They were caught sneaking around during lockdown — and fell in love
In what might be the greatest love story in lockdown, two people in their 90s found love at a retirement home amid the pandemic. They grew so fond of each other, they were even caught sneaking around “like teenagers” into each other’s rooms.
“It was like I was a college guy sneaking into the women’s dorm!” Bill Biega, 98, said with a laugh.
Biega and Iris Ivers, 91, began their romance at the start of the pandemic. Biega had just moved to Applewood Retirement Home in Freehold, New Jersey, where he reunited with Ivers. They had met years prior, however, over a game of bridge.
Before moving into Applewood, Biega had lost his wife, Lili, after 75 years of marriage. As for Ivers, she was widowed in 2001 when her husband, George, died.
“As we talked more and more and Iris with her gorgeous smile, and behaving really like a younger woman, we got much fonder and fonder of each other,” Biega told CBS New York.
“We became more friendly than we had been before, and we started spending a lot of time together,” Ivers added. “Before the virus hit, we’d eat dinner together and talk, and we found out we had a lot more in common than we thought.”
Then, the virus hit — and they were locked down.
“We were not allowed to leave our apartments,” Biega said.
But that didn’t stop the in-love couple from seeing each other.
“You were sneaking around, weren’t you?” the reporter asked them, to which Ivers admitted, “We were sneaking. He would come to my apartment. I would go to his apartment.”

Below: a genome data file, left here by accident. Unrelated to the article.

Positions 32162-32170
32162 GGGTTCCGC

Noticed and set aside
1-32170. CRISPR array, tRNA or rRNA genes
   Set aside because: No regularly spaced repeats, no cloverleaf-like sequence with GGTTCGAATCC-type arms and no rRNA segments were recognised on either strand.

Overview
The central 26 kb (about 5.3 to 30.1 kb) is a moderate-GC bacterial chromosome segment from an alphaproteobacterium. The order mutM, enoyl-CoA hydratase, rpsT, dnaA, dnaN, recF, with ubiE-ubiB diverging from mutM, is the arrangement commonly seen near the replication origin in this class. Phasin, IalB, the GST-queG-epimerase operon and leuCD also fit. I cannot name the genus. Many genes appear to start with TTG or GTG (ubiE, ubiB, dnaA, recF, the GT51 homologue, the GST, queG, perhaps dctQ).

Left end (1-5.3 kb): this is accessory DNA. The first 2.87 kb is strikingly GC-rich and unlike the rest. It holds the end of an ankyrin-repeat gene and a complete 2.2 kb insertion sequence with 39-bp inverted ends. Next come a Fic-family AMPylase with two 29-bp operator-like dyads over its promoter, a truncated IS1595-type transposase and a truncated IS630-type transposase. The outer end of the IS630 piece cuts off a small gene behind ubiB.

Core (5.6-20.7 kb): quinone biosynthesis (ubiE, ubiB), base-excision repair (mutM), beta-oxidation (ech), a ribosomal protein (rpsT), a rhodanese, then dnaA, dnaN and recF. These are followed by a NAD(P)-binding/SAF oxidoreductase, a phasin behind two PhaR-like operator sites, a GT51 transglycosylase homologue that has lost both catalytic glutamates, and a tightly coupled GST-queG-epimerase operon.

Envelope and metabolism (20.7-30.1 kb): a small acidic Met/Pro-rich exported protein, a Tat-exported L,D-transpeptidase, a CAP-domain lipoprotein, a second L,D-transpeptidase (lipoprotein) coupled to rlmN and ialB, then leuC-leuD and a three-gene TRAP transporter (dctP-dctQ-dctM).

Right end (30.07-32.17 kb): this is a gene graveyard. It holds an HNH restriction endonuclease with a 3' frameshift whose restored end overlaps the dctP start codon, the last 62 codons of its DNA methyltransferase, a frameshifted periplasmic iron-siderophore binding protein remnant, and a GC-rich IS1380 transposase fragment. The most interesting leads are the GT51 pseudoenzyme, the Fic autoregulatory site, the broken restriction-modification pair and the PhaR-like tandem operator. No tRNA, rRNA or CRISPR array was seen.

According to The Washington Post, Biega would use the elevator to sneak from the second floor to Ivers’ apartment on the third floor — and visa versa.
It wasn’t long before they’d get caught, and they had a big decision to make: stay apart or quarantine together. Of course, they chose the latter, and Ivers moved into Biega’s.
“The security guard told me, ‘You can either live apart or live together, but you have to make your mind up right now,'” Biega recalled.
“I packed up my clothes and a toothbrush and moved into Bill’s apartment the very next day,” Ivers said, admitting that “it was a little bit of an adjustment.” But Ivers got used to Biega’s swimming routine. So much so, she’s even joined him.
“He does eight laps,” Ivers said.
“That’s what keeps me healthy,” Biega added.
More than one year later, the couple is still going strong.
“Their story is the rose that grew through the pavement during a difficult time,” Applewood’s Executive Director Keith Grady tells WaPo. “They act like teenagers: They have no inhibitions, and they’re always up for fun.”
Biega, who describes Ivers as “so friendly” and “young at heart,” said he couldn’t imagine not being able to see her.
“She’d made it so much easier for me after my wife passed away. She gave me new happiness,” he said, adding…
“Even in your 90s, it’s never too late to have a love life.”